18 March 2016|Our Generation Hasn’t Lost Hope for the Future (REAL WORKS , Lostgens’ Contemporary Art Space, Rumah Api)

Today I plan to hear the story of the space where I am staying, but before that, I say hello to the art space, REAL WORKS in KL.

This is the entrance continuing to the space on the second floor.

This is the art space managed by Mr. Joe Kidd, known as the God of punk in the music scene in Southeast Asia, and Ms. Yee I-Lann, a contemporary artist representing Malaysia, who used to participated in an exhibition at Yokohama Museum of Art. When I visit, they have a solo exhibition of artist Ms. Shieko Reto.

Holding a solo exhibition depicting LGBT.

Ms. Shieko Reto, the artist posing in front of her work.

When I talk to Ms. Shieko, Mr. Joe Kidd is in the café downstairs. Ms. Yee I-Lann is busy with an upcoming exhibition and I can’t meet with her, but I can meet with Mr. Joe and hear about the relationship between the punk scene and art scene in Southeast Asia in 90’s. It is very interesting and good to hear!

A photo with the God of punk (the person wearing the sleeveless top in front of me).

As the sun is setting, I go back to my place of stay first. The place where I am staying is Lostgens’ Contemporary Art Space. It is an art space established as a gallery, multi-purpose space, and residence all together. Mr. Yeoh Lian Heng, the founder of Lostgens’ Contemporary Art Space and the artist who takes care of me so much for my Malaysia stay this time, is sharing with me. He came to Japan too several times and he is a kind artist of the same generation as me, with worldwide networks.

The extreme left is Yeoh. The two young people are interns.

Lostgens’ Contemporary Art Space was started by four artists in 2004. At the beginning, they carried out exhibitions and performances based at a big house with 10rooms and a garden. There, various people like artists as well as musicians, performers and so on went in and out and they built networks for the art scene in Malaysia. He shares with me that projects were carried out outside of the space and they organized art festivals several times, inviting not only Malaysians but also other Southeast Asian artists. Since around 2007, they have been interested in a community-based project and developed projects together with activists in the town and suburbs. Those projects reached out to poor people and children who usually do not interact with the arts, through workshops and outdoor performances. In 2004 when the government tried to get rid of a historical area where many Chinese Malaysians have been living since a long time ago, in order to build a new subway station, they organized a big art project against it. As a result, they shifted to the current space. In addition to the usual exhibitions here, they hold performance events, live music, workshops, screenings and recently philosophy classes.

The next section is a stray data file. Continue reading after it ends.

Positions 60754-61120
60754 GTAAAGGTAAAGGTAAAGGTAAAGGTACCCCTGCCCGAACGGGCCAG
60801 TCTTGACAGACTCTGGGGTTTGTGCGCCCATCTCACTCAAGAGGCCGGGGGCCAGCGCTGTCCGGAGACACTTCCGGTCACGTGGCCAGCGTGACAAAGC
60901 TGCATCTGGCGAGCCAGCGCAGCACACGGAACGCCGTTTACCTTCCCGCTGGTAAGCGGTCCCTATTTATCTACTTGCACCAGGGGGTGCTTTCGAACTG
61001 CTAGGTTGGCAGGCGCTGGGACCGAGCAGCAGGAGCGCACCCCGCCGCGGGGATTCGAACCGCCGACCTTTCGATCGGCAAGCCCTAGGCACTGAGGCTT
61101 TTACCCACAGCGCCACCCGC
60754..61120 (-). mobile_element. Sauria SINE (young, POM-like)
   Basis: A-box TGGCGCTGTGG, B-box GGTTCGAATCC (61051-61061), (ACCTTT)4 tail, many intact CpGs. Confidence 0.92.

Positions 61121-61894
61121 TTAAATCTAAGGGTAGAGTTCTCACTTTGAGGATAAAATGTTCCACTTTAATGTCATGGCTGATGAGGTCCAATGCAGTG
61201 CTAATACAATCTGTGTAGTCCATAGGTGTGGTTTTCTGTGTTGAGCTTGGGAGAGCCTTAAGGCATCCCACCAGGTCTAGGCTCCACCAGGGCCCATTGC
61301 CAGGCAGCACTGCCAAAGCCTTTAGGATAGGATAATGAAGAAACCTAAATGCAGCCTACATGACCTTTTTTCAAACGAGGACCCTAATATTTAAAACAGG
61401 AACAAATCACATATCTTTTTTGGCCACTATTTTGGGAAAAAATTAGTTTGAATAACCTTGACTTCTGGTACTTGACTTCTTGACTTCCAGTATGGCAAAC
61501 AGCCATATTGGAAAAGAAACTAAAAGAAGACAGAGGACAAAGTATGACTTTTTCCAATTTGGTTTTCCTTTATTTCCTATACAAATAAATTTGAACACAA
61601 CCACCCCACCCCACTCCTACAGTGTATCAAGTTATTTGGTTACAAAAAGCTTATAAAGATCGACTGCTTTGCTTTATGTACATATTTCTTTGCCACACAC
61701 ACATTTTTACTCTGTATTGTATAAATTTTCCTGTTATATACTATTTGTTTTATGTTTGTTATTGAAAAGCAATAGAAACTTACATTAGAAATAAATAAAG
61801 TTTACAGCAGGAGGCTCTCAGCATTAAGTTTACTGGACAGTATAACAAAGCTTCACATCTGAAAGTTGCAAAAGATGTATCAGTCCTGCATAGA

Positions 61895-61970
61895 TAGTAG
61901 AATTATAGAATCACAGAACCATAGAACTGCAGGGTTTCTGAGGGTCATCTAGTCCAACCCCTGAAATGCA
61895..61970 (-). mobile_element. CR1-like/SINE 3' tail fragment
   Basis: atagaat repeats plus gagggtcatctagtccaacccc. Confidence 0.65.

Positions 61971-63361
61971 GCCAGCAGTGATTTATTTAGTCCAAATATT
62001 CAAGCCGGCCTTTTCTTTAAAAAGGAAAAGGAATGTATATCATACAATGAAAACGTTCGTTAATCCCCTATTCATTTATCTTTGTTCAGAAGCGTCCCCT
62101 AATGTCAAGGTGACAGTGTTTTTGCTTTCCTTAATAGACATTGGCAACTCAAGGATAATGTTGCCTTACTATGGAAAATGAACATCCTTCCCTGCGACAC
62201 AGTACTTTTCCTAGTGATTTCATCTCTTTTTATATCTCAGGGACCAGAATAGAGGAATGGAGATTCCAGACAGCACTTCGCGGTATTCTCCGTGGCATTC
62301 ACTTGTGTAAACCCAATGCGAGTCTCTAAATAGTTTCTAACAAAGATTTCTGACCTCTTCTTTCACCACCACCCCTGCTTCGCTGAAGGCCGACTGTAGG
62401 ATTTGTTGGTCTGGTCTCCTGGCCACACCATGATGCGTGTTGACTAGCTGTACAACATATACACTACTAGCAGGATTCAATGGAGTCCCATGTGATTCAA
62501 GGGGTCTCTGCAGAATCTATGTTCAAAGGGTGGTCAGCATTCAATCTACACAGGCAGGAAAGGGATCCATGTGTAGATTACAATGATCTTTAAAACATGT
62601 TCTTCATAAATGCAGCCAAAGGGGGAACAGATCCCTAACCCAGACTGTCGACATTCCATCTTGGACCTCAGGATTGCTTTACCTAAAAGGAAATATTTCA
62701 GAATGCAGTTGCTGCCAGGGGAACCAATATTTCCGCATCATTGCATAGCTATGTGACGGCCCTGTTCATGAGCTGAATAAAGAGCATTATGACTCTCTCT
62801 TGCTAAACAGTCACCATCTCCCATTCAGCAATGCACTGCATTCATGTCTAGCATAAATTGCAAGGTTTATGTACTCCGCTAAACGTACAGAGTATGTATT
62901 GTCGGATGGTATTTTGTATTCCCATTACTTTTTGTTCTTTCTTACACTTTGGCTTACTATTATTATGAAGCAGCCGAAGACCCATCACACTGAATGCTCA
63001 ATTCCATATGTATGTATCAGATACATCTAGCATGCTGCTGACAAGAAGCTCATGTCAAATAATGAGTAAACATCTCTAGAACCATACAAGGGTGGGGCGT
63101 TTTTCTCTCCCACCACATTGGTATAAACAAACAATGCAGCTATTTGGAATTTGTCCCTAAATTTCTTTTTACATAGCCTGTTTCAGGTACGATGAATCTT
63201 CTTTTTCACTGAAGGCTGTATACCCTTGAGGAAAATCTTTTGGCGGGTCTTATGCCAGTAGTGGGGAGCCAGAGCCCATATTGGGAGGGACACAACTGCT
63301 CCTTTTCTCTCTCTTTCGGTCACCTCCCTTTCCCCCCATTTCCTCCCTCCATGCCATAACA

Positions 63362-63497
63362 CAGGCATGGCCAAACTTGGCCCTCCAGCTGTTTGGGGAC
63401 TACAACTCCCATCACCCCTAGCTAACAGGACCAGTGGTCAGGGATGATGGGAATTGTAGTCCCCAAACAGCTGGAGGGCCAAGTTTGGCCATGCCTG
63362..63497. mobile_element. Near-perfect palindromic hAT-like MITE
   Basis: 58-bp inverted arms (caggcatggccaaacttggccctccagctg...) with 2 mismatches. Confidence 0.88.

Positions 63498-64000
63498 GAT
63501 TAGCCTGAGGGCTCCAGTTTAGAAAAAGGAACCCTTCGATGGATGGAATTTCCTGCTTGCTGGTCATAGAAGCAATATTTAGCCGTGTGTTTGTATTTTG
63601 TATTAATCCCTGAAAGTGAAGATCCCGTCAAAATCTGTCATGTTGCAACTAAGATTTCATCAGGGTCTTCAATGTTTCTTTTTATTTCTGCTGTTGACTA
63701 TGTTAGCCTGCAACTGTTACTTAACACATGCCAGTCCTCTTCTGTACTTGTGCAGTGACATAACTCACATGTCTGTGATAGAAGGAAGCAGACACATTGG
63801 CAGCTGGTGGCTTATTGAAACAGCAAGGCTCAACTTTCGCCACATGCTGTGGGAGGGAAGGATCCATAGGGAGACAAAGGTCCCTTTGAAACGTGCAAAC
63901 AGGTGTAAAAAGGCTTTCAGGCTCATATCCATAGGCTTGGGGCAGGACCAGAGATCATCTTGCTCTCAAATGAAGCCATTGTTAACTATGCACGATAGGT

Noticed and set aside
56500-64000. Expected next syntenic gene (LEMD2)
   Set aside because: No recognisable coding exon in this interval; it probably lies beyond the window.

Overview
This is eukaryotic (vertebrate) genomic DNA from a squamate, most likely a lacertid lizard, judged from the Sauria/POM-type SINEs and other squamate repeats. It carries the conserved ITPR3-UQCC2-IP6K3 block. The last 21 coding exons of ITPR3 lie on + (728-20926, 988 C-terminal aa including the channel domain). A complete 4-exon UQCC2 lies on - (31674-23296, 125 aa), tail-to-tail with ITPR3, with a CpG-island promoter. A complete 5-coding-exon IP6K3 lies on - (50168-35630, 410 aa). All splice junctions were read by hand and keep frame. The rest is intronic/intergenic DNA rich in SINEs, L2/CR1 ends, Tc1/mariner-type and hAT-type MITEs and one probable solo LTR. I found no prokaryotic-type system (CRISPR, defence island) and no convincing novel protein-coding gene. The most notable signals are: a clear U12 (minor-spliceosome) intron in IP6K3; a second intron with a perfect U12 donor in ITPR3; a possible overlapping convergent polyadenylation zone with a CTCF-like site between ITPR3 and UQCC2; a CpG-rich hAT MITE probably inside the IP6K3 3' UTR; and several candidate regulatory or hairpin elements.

This is a photo of a talk show at Lostgens’ Contemporary Art Space on my last day of residence in Malaysia.

At the talk, Japan foundation worker, Ms. Yachita (a lady in the most front) is also there.

Yeoh’s kid has come.

Taking a photo with everyone at the end of the talk. Everyone from Findars has come.

Yeoh not only carries out projects in this space, but also collaborates with various people by taking the initiative to go outside. Yeoh says he believes “Art can do something”. Against bad policies by the government, he wants to oppose them through new strategies using the arts. His dream is to, through the arts, change the government that tries to control all by pushing citizens into a corner of ignorance. He talks about this dream shyly. I feel a certain future in his line of sight.

The dream is big and full of strong passion.
Lostgens’ Contemporary Art Space

After an interview with Yeoh, I drive to the last art space that I have not yet visited. Here is Rumah Api, a rather big live house.

A seemingly risky entrance.

The person who speaks with me is the manager of the record shop established on the second floor, Mr. Wan Hazril. Rumah Api was opened in 2010. Malaysian musicians from various kinds of music genres such as punk, hardcore, metal, among other, gather around. He says they hold big music events outside.

There is a gig going on when I visit.

Stairs continuing to the second floor.

This is the record shop on the second floor. A collection of punk and hardcore music in a line.

Not only musicians, but also activists go in and out of Rumah Api. The owner is also playing as a musician when I visit. Just before leaving, I can talk to him. I think he is a very aggressive activist because he runs such an underground space, but he is a very kind older brother and I have a good impression of him.

This is Mr. Wan Hazril (left) who talks to me, and Mr. Man Beranak (right), the owner.

Many artists visit this place and I thought Malaysia is good because the music and the arts scenes are close.

Hardcore & underground & music space representing Malaysia.
Rumah Api

This is the end of my Malaysia series. Next is the start of the Vietnam series.

  • lostgens’

    8c, jalan panggung, 50000 Kuala Lumpur
    Established Year: 2004
    Facility and Activity: Gallery, Residence, Talk, Film Screening, Workshop, Educational Program, Planning and Coordination of Art Project

  • Rumah Api

    178 Jalan Merdeka, Kg Baru Ampang, Pekan Ampang
    Established Year: 2010
    Facility and Activity: Music Event, Shop